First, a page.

I love electronic music, so getting an MPC1000 was a natural step for me.

I feel like I’ve been living in the stone age and suddenly an AI construct fell from the future and started explaining how time travel isn’t that hard when you really think about it. I’ve been working on a Korg Electribe A MKII, a Korg Electribe R MKII and a CD player for the past year with You and What Army. They did their job well, but the MPC1000 replaces the hell out of them.

To clear things up for those that don’t know: the Electribes actually synthesise the sounds themselves. The Electribe-A (Short for Analogue synth) made all the music, and was capable of two synthlines simoultaneously, whilst the Electribe-R (Short for Rhythm) acted as a drum machine and a click track for the drummer. I used the CD player to play the computer programmed samples, but it was limited to parts of the songs where the live drums weren’t playing, as there was no click track functionality to keep the drummer in time with the electronics.

The Akai MPC1000 requires sounds to be made externally (I make mine on my computer, or record them from my electribes or synths), then uploaded to it’s memory card/internal memory (I have a 2gb card so it’s plenty enough for gigging).

I found out about the sampler from… I’m not sure actually. Probably a combination of it being Dr. Dre’s instrument of choice for composing all the most gangstuh songs ever, the ridiculous amounts of impressive youtube videos and the huge community surrounding it.

It’s a good sequencer. Takes a long time to program, but it’s fantastic in a live band situation. There are two main outputs on the back, and 4 other assignable outputs, which I route the click track through one and sent that off to the drummer (you need a click track for a drummer when having sequenced samples live. A painful amount of bands trying out electronica with rock for the first time don’t realise this), and use two more as a stereo effects send for my kaoss pad 2.

But where it really shines for me is in it’s live capabilities. The 16 pads on the front make it an instrument; not just an electronic box. I have made several videos of how it works in a live situation:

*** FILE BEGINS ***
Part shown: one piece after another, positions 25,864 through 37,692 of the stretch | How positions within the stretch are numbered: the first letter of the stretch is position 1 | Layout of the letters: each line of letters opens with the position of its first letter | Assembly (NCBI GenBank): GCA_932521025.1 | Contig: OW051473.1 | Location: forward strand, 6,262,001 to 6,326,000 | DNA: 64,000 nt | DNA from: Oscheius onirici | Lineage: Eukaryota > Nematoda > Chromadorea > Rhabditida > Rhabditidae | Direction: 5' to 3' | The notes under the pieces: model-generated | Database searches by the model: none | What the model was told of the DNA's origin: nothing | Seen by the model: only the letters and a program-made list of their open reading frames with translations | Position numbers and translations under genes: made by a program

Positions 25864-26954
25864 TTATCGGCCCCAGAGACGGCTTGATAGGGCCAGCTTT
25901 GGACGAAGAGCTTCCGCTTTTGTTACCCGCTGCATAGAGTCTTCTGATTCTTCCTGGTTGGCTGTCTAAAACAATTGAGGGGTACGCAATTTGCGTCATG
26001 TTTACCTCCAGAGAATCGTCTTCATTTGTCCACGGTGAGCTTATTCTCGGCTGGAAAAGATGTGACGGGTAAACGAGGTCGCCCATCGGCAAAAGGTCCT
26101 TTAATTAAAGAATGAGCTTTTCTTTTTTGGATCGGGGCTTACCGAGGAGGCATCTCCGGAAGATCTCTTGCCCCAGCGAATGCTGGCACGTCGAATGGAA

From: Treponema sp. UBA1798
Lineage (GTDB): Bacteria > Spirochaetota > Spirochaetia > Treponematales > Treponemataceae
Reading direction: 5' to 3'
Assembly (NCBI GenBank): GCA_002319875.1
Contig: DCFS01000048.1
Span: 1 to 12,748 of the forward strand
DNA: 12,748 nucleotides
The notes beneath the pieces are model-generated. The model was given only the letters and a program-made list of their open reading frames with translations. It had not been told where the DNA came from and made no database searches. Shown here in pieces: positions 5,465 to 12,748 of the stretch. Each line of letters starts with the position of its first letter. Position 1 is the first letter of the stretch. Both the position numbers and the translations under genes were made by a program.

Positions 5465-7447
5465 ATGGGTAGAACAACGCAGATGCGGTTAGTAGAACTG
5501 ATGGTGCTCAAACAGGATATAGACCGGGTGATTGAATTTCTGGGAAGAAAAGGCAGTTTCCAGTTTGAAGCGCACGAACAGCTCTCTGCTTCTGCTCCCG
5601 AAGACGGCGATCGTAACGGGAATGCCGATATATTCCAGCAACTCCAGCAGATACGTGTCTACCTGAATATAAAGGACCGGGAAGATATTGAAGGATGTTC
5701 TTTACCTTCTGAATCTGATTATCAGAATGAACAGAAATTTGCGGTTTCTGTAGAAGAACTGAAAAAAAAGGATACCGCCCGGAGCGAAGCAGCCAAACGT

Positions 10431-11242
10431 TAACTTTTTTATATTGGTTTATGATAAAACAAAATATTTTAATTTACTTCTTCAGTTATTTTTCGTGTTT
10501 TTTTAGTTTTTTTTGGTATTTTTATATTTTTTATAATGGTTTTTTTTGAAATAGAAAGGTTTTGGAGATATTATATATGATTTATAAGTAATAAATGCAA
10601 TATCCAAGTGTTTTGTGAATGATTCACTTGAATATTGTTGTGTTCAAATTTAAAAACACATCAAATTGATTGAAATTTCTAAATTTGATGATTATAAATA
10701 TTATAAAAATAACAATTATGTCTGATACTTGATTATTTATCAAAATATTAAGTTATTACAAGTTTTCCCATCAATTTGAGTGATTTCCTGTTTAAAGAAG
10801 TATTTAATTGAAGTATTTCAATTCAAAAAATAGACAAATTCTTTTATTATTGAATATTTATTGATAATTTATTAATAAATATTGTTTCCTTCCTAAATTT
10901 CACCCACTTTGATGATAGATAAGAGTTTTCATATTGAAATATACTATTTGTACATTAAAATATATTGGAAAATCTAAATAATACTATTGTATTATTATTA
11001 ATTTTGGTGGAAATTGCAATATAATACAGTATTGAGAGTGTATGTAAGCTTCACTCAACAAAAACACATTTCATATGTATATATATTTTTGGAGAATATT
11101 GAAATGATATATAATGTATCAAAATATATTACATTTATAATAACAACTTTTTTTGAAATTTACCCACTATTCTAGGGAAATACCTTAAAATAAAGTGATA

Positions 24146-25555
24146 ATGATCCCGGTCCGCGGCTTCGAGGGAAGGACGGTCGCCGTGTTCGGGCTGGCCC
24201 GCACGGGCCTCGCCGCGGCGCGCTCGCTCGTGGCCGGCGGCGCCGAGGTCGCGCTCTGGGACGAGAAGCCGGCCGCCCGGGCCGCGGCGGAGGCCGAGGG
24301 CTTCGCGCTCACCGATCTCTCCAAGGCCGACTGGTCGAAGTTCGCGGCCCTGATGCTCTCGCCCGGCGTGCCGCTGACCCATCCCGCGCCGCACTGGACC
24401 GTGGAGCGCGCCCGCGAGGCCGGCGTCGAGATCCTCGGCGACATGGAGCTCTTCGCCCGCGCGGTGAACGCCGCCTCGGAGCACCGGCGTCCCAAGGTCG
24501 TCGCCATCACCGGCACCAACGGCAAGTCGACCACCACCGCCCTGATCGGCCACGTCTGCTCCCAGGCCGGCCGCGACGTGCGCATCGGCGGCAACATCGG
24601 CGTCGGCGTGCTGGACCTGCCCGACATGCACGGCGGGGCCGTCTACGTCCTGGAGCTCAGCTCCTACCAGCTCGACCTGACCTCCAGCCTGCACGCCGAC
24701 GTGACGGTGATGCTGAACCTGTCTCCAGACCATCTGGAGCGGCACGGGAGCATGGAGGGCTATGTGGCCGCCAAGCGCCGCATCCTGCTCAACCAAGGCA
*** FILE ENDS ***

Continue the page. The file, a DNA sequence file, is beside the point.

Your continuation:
This one is the breakdown for a You and What Army song “Supernova”, which I transposed to samples soon after getting my MPC1000.

This one is my Drum and Bass mashup of samples from the Transformers series and movie.

And this one is my latest mashup of Captain Planet samples.

Pros It’s made YAWA’s live sound infinitely better: Now instead of just two tracks of a very limited synth sequencer, we have all the samples from the recorded versions layered over the songs. They sound as full live as they do in the recordings. In the new songs we’ve written I’ve finally been able to produce the electronic parts purely on my computer to get the awesome sounding synths and some heavy beats.Also, people are impressed to see the sampling done live. It adds a bit more skill to the electronica side of the live performance! ConsRemember: It doesn’t make the sounds itself, you’ll need a good DAW (Digital Audio Workstation (Computer for making music)) to make the sounds on and then transfer them via card/usb to the MPC1000.It only takes .wav files, which is not really a problem, but it can be difficult at times, as this takes up a lot of RAM memory. If you are thinking of buying an MPC1000, I would STRONGLY advise getting it upgraded to the 128MB RAM. Without that, I couldn’t even load one song at a time, and when a crowd is into the music you can’t be waiting for ages after each song while you load the samples. (I cover up my loading times by beatboxing or getting the mormons to riff) When you load the samples they go into the RAM of the sampler, which is where it runs out of space if I have more than about 3 songs loaded at once. Mind you, I made all my samples stereo wavs, effectively doubling the size, and stereo sound isn’t necessary for the majority of my samples.I just need to find a decent wav file size reducer program.

Conclusion

For me, it was £400 on eBay well spent. If it is your first time, however, It’s a lot to learn in one go. I spent a good few hours digging through the manuals before I could really get into it. However, if you’re tired of the same synth sounds from your MicroKORG and want some freedom to bounce around the stage once in a while, I’d reccommend the hell out of the MPC1000.

There are a million and one youtube videos of MPC1000 performances. I suggest you go look at them to wet your appetite. Then show me your own videos when you get yours!

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2 Responses to “My New Toy – Using an Akai MPC1000 in a band”

  1. As I’ve written on you youtube – thank you for real electronic music maker’s MPC 1000 review. It’s true that mainly MPC 1000 usage is made by those “gangstuh” biatches :D
    You’ve made my mind. BUT!
    You can do all those things you write here about with a laptop!

  2. Thanks, man!

    There are a few benefits using an MPC over a laptop – not including the whole “Status” it gives you when people know you are an MPC user ^_^

    For a start there’s reliability. I am not so trusting to use a PC/Mac in a live environment because I’ve seen bands curse their laptops into oblivion on stage when they mess up.

    Secondly, there’s the live triggering of the samples with the 16 pads (Though you could just use an external pad and a laptop I guess, but that’s getting much more expensive than the MPC on its own!)

    That’s just off the top of my head though. If you’ve got money to burn the laptop and an external dumb controller might well be the better way to go, but for me the MPC does everything I need for a fraction of the price of a decent laptop setup.

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